PORT ST. LUCIE, Fla. — A Florida man has been charged with two counts of first-degree murder after allegedly killing his pregnant mistress.
Jose Escalera, 41, was arrested after investigators connected him to the death of Tonia Wise, 23, whose body was found in a ditch in August. Wise, who was scheduled to have a Cesarean section within days, was carrying Escalera’s child.
Reports state that his wife did not know he was having an affair. Escalera and his wife have four children.
According to the St. Lucie County Sheriff’s Office, Escalera was arrested on Sept. 21 after DNA evidence confirmed he was the father of baby Josiah, and timelines placed him in the same area where Wise’s body was found. Digital forensic evidence also reportedly pointed to Escalera.
Sheriff Kenneth Mascara outlined that “eyewitnesses … confirmed seeing a truck matching the description of the one owned by Jose on Russo road the night that Tania was murdered.”
However, according to an affidavit obtained by PEOPLE Magazine, Escalera denied to police that he had been in a physical relationship with Wise, and said that he had been helping someone with their car the night of the woman’s murder.
The affidavit also stated that a witness told police that Escalera had given Wise $500 to obtain an abortion, and was upset that she didn’t go through with it.
Police, however, have not settled on a motive.
“We know that he was the father of the baby. We know that she had some other individuals in her life, men in her life. We don’t know if jealousy was a motive; we don’t know if there [were] other motives involved,” Mascara told Treasure Coast Newspapers.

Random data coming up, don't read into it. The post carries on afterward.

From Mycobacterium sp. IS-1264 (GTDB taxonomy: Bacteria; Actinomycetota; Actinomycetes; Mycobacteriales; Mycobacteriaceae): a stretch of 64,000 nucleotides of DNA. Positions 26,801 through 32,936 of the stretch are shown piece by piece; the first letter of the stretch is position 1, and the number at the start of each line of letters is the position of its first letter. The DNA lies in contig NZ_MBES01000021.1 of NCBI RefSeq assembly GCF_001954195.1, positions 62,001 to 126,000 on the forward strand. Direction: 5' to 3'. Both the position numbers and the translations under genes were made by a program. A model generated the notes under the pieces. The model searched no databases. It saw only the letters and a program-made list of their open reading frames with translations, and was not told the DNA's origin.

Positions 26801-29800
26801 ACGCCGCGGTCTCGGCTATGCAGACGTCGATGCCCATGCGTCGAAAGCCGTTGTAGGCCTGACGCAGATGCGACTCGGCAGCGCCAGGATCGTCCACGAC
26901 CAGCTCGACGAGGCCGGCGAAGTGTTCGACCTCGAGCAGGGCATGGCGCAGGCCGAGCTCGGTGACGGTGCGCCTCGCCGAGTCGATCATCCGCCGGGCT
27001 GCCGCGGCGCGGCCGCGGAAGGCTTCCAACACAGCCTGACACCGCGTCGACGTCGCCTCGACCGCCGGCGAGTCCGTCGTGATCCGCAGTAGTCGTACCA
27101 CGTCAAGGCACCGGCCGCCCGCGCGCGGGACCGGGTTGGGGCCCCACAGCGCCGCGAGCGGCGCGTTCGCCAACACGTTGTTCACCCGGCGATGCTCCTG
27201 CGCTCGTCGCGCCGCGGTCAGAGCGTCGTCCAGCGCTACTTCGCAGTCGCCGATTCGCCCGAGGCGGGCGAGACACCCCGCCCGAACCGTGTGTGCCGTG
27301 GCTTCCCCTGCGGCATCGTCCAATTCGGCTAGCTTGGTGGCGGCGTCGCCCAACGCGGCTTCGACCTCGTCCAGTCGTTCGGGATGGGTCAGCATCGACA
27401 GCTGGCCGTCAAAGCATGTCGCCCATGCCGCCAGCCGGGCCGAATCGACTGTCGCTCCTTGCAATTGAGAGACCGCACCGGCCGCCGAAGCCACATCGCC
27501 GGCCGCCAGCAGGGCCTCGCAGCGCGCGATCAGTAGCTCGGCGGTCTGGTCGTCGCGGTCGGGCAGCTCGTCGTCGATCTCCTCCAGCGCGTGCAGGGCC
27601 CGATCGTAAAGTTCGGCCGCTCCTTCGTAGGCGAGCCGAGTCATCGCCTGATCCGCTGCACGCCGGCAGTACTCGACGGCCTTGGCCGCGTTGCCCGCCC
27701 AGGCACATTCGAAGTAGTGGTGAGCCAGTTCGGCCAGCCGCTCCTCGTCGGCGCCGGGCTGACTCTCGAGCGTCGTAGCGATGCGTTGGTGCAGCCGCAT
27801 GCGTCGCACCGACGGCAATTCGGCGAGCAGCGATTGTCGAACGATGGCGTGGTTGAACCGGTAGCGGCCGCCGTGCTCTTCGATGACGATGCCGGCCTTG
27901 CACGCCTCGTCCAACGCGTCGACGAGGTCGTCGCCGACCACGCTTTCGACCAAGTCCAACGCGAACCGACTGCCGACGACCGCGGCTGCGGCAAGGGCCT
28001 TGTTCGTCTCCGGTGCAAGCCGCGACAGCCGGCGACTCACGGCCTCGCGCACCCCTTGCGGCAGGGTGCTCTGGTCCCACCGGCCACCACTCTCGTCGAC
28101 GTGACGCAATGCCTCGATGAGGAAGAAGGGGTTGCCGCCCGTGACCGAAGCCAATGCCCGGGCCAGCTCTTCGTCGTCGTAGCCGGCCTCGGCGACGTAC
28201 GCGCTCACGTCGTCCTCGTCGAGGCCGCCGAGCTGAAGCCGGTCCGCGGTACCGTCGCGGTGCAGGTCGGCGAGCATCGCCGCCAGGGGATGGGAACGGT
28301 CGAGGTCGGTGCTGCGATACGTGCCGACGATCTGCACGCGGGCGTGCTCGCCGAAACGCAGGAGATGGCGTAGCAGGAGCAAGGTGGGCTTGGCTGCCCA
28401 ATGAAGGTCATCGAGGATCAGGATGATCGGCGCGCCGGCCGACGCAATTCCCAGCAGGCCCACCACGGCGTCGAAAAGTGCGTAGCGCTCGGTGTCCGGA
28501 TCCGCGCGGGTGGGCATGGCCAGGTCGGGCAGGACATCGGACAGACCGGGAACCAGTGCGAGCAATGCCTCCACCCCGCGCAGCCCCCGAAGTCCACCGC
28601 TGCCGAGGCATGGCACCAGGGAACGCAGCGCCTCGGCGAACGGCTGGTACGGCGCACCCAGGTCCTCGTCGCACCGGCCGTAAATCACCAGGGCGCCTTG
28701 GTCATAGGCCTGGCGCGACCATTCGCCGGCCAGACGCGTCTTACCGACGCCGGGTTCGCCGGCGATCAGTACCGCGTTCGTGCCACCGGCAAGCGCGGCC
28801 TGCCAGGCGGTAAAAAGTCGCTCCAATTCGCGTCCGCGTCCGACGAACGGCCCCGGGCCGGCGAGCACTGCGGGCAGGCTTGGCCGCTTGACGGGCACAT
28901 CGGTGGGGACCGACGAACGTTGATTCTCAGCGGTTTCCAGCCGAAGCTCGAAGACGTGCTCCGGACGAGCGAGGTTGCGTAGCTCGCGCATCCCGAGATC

“You have the mother of his child, and the child himself that he is responsible for, and [he] showed no remorse.”
The Florida Unborn Victims of Violence Act, which became law four years ago, carries criminal penalties for harm caused to children in the womb, recognizing them as separate persons.
It states that whoever “causes the death of, or bodily injury to, an unborn child commits a separate offense,” and outlines that the punishment “is the same as the punishment provided … had the injury or death occurred to the mother of the unborn child.”
However, it also exempts from prosecution “any person for conduct relating to an abortion for which the consent of the pregnant woman, or a person authorized by law to act on her behalf, has been obtained or for which such consent is implied by law.”
According to the Hackworth law firm in Tampa, the bill was likely passed “in response to the well-publicized Tampa federal case where the son of a pharmacist gave his live-in girlfriend medication causing her to have an abortion. … Many politicians and members of the media were extremely frustrated that it did not appear that Florida acted strongly enough to protect unborn victims.”